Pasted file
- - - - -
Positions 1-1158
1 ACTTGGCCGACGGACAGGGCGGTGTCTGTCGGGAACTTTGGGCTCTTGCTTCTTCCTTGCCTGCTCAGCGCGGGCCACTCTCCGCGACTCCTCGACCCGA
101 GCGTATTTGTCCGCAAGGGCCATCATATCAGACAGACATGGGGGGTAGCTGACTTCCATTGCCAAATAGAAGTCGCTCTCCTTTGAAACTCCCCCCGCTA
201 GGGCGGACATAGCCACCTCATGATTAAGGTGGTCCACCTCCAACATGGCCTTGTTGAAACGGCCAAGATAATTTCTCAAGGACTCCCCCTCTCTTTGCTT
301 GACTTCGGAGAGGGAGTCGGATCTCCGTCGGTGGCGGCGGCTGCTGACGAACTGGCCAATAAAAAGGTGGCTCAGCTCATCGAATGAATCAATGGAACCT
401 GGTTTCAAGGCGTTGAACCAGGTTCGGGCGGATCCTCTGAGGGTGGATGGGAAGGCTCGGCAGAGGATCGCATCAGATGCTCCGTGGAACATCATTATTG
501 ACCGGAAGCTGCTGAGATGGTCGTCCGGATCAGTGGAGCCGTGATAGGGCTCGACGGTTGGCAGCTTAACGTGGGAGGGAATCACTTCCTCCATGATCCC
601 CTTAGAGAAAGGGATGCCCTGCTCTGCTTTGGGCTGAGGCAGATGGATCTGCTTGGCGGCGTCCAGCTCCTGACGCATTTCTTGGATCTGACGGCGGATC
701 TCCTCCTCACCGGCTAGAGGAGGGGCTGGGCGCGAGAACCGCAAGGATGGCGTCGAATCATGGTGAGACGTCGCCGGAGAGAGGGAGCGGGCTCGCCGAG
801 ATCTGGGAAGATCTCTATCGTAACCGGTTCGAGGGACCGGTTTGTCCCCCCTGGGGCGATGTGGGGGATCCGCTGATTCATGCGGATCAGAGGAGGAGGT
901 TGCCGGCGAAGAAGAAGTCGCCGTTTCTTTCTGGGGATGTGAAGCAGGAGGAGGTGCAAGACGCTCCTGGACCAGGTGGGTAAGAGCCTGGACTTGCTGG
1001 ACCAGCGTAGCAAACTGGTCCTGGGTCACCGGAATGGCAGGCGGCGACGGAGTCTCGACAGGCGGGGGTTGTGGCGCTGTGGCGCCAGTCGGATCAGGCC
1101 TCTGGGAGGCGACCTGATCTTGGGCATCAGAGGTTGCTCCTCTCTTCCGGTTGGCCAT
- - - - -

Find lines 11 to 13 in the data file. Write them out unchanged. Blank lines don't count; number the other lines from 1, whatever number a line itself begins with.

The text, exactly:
901 TGCCGGCGAAGAAGAAGTCGCCGTTTCTTTCTGGGGATGTGAAGCAGGAGGAGGTGCAAGACGCTCCTGGACCAGGTGGGTAAGAGCCTGGACTTGCTGG
1001 ACCAGCGTAGCAAACTGGTCCTGGGTCACCGGAATGGCAGGCGGCGACGGAGTCTCGACAGGCGGGGGTTGTGGCGCTGTGGCGCCAGTCGGATCAGGCC
1101 TCTGGGAGGCGACCTGATCTTGGGCATCAGAGGTTGCTCCTCTCTTCCGGTTGGCCAT